Career in the Microbio Sciences

whoami whoami at tamu.edu
Fri Feb 18 10:43:51 EST 2000


In response to Jim's Comments:

Very well said but I just don't see the trend toward improvement Jim is
talking about.  If I get to contact him next week, probably Wed./Thrus., and if
we ever meet or talk, I'll have a better idea of why he thinks as he does.

He is very correct in his comments about antimicrobial, antifungals, and
tuberculosis, and the world is loaded with at least a dozen bacterial diseases
that should be heavily studied--and such studies should be funded.
However, I'm not at all certain society has the will to do so.  Or to maintain
an effort.  

And most of the funding will go to the low end of the spectrum/grad students 
and postdocs  or to the high end of the spectrum- major corporations and
consortiums.

There is absolutely no doubt that there is NEED for microbiology to be done,
and there is also absolutely no doubt people with certain knowledge and
skills in micro are rapidly disappearing from the face of the earth--
(I'm talking about isolation, culture, identify- skills that
were once widely taught and widely known within the Med Tech community... and
are now almost a faint memory.  Many so-called microbiologists have never
learned these things).


I just don't think there really is such a career as microbiologist.

One can be an Academic, a Teacher- who does micro research and teaches.
In this example the primary occupation is "Professor"

Or one can be in medical diagnostics, a med tech in the bac T section...
In this instance one is a Med Tech.

Microbiology by itself is merely moving from project to project as an itinerant
worker.  It is not a career.

In article <38AD287E.C7093092 at tamu.edu>, jimhu at tamu.edu says...
>


>Matt,
>
>If you've followed this thread, you know that I'm somewhat more optimistic
>than most of the posters.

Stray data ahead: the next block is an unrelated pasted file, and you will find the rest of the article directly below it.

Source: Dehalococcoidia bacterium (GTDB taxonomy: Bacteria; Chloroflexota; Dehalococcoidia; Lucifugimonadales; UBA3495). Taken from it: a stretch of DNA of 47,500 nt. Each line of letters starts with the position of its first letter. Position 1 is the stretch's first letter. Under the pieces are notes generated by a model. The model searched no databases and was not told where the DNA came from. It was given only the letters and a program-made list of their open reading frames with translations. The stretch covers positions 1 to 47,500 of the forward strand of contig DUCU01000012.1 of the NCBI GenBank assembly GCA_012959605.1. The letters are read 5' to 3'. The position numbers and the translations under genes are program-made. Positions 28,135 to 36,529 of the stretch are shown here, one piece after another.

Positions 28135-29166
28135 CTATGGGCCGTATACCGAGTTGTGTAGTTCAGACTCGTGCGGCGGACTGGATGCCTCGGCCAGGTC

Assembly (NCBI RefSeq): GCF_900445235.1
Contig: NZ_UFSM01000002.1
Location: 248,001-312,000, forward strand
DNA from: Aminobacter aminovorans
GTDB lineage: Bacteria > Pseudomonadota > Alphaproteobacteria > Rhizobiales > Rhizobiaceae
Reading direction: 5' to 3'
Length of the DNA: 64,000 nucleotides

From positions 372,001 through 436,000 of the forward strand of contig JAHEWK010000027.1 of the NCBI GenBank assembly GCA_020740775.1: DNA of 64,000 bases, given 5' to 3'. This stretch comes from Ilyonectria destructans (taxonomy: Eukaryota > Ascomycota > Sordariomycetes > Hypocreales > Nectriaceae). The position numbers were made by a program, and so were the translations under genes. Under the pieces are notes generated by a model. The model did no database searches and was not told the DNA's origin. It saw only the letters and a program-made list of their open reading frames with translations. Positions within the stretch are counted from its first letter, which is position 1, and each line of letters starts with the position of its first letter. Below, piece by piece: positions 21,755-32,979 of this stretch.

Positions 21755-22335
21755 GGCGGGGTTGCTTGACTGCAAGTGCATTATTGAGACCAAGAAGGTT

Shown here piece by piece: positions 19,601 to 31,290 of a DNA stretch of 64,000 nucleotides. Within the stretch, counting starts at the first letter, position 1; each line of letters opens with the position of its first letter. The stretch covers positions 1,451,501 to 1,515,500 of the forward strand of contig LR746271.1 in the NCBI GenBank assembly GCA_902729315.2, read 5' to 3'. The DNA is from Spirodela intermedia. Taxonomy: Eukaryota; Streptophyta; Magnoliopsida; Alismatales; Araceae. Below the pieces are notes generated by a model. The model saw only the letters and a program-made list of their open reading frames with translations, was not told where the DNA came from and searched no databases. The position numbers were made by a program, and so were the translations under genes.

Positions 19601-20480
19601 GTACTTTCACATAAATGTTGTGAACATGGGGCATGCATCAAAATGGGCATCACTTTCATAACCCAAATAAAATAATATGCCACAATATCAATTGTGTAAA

>Specifically regarding microbiology, however, there are some reasons for a
>little more hope than a lot of other life sci careers.
>
>On the demand side:
>
>1.  In the US, NSF has identified microbiology as a national need area and has
>set up special funding areas and programs like higher paying postdoctoral
>fellowships.  Caveat - who knows if they'll be there by the time you get a
>PhD.
>
>2.  I'm more optimistic about biotech in general than most.  I think the
>initial PR bounce led to unrealistic expectations, but biotech is going to
>revolutionize our lives unless the Greens and Luddites succeed in banning it.
>The merits of this debate are not clear on either side (as usual, the right
>approach is probably  between the extremes), but I'm betting that it won't be
>stopped.  A lot of biotech industry needs microbiologists, since microbes are
>one of the main sources of high volume production of recombinant products.  An
>interesting new development is producing the stuff in plants, but that's
>another story.  So, I do think there will be industrial jobs.
>
>3. Rising clinical antibiotic resistance will mean a greater need for
>microbiologists in medicine and pharmaceutical research.  Tuberculosis is
>rampant in the former Soviet Union, and some nasty drug resistant strains are
>already in the West.  I just read an interesting article about using DNA
>tricks to look for new antibiotics in soil microbes that you can't grow in the
>lab.
>
>4. We still don't have very many good antifungal treatments.  What actually
>kills AIDS patients is often fungal infections.
>
>On the supply side:
>
>1. There aren't a lot of good young microbiologists in the pipeline.  Although
>there are lots of PhDs in the life sciences, there was a trend away from
>bacterial work that started after most of the big "central dogma" problems
>were solved in the 1960s and 1970s.
>
>2. The aging demographics are more pronounced in microbiology than in the rest
>of biology, especially in bacteriology.  However, there is NOT a shortage of
>PhDs working on yeast.
>
>I think these trends lead to opportunities for young scientists interested in
>microbiology.  However, "opportunity" is a relative term, and here I mean it
>in comparison to other science careers in Biology.  All of the pitfalls that
>Art and others have mentioned are still there.
>
>Many of the posts point out that the future is hard to predict, and that
>trends in all careers are moving toward the need for continuous retraining.
>The tmost important part of training in a good PhD program is more about
>learning flexible thinking than it is in mastering a particular biological
>problem.
>
>Just my $0.02
>
>Jim Hu
>
>Matt Teeter wrote:
>
>> It seems that the consensus is that there are very few job opportunities
>> right now for people with Ph.D.s in Microbiology or a similar science.
>> However, if I were to get a Ph.D., it would be in a little over ten years
>> from now. What do you think of job opportunities then? Obviously it is not
>> an exact science -- nobody can predict the future. There is talk about how
>> scientist are getting older and retiring, but there won't be enough people
>> to fill the jobs that they leave as most students are getting into computer
>> science and related fields. Any comments?
>>
>> Matt
>





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